When New York metalhead Andrew W.K. conjured up his majestic wall-of-noise debut “I Get Wet” in 2001, it proved to be the gift that kept on giving. A virtual unknown at the time, he rocketed to pop-culture prominence with the exuberant disc and its flagship chant-along anthem “Party Hard.” He quickly parlayed his winnings into moonlighting gigs, among them: DJ, classical keyboardist, Big Apple nightclub impresario, radio host, advice columnist, reality-TV series host and hot-ticket motivational speaker. It had been so long since he released an epic rock album — 2006’s uneven “Close Calls With Brick Walls” — he began to doubt his abilities to make another. But that changed with his 2018 magnum opus ”You’re Not Alone.”
What monumental things have occurred in your life lately?
Just this album. Just being able to finally get this album out after so many years. But you have to realize that — not only are you not in control, but that it’s a wonderful thing to relinquish that control, or that illusion of control. I realized that I never allowed myself to believe the possibility that all things will end, and could end at any time. Once I had accepted it, it was horrifying and very, very frustrating, but also liberating in a sense. So I exhaled through the blowhole of my soul, and when I inhaled, something came in and took over in a good way. And this time I didn’t fight it.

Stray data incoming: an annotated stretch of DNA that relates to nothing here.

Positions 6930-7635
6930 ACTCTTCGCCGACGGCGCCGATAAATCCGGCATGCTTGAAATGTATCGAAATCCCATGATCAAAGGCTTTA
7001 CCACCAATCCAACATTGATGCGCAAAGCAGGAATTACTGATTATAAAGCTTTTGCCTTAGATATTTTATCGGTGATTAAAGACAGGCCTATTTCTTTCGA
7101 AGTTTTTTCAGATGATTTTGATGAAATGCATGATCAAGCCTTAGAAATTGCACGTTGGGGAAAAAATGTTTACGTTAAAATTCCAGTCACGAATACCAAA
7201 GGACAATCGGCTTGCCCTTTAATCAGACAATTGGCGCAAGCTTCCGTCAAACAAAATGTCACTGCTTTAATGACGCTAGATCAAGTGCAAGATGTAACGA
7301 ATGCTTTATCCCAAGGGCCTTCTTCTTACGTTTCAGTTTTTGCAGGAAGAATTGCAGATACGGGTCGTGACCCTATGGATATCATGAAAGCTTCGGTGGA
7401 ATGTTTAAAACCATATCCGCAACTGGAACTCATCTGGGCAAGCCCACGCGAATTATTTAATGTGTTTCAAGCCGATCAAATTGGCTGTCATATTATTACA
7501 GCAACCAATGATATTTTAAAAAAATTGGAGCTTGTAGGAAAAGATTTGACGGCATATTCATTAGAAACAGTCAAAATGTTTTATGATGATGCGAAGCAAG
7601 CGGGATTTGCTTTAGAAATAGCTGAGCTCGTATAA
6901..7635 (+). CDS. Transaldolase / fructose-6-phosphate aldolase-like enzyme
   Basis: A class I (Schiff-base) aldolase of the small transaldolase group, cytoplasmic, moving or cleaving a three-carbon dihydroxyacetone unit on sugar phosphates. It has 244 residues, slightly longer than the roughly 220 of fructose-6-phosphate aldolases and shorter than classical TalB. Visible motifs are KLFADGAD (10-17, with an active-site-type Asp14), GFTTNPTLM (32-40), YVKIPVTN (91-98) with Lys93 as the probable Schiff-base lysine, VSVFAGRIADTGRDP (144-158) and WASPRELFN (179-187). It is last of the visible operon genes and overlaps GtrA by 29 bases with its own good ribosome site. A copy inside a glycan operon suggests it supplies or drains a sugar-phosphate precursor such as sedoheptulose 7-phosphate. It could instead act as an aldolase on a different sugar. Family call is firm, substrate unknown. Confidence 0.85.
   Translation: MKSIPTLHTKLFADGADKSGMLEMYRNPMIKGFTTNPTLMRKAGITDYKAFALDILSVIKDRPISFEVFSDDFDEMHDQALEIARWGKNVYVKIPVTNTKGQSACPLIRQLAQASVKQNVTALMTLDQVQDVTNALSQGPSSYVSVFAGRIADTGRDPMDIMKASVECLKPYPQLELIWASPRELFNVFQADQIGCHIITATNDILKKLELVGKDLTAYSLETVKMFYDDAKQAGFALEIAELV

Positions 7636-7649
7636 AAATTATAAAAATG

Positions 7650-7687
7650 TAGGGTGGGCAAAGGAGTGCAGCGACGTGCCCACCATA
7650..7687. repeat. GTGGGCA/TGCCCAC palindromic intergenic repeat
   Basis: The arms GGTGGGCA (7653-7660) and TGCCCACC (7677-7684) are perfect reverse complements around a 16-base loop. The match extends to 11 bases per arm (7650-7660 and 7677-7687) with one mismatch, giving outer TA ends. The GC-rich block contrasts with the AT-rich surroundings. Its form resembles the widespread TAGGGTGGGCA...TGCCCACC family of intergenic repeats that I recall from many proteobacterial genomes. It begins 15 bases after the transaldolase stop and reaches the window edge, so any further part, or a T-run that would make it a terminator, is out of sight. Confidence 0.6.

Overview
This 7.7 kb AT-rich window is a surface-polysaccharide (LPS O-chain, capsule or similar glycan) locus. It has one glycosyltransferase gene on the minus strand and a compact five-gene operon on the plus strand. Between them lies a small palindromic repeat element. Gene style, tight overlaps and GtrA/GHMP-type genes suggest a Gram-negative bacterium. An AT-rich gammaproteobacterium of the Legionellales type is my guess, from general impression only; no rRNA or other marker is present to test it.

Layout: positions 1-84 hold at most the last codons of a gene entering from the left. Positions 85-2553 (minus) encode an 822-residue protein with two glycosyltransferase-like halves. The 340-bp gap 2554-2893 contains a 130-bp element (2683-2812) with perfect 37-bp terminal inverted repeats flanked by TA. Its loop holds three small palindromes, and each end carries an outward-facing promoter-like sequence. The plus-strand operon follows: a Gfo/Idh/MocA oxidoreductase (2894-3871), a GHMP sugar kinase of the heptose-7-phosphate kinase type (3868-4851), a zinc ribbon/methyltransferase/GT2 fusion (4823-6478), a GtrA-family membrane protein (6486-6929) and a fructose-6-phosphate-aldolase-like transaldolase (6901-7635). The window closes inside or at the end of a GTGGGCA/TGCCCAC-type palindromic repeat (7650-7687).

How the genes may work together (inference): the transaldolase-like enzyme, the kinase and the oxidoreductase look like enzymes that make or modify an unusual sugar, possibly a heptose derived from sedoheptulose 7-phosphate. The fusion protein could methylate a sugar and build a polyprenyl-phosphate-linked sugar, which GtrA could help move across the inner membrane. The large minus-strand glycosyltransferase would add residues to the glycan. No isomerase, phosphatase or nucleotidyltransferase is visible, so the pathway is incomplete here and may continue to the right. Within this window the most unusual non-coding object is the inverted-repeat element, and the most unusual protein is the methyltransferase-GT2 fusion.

How do you write a celebratory anthem in the decadent Trump era?
Beneath the daily circumstance of any particular time, there’s another aspect of what it means to be alive that is completely crucial. And we can’t completely immerse ourselves in that inner life without losing touch – a totally irresponsible way. So we realize that there’s a deeper level, and we have a relationship that is uplifting and gives us hope. Because now isn’t the only time that’s ever been, this too shall pass, and everything that came before has led to this and also passed. But it’s all part of the human psyche – people have always felt like they’re on the precipice of some final calamity. But humanity has always figured out a way to continue.
Einstein supposedly had a closet full of identical suits. Have you got one filled with your signature white jeans and T-shirts?
Sure, yeah. And I don’t believe that Einstein was the first nor the last to approach things like that, because it is a uniform in the truest sense, because it’s a consistency that allows for energy to be put into other endeavors. It’s like Santa Claus or something — this is how you locate this person and what they’re offering.
IF YOU GO
Where: Fillmore, 1805 Geary Blvd., S.F.
When: 8 p.m. Sept. 6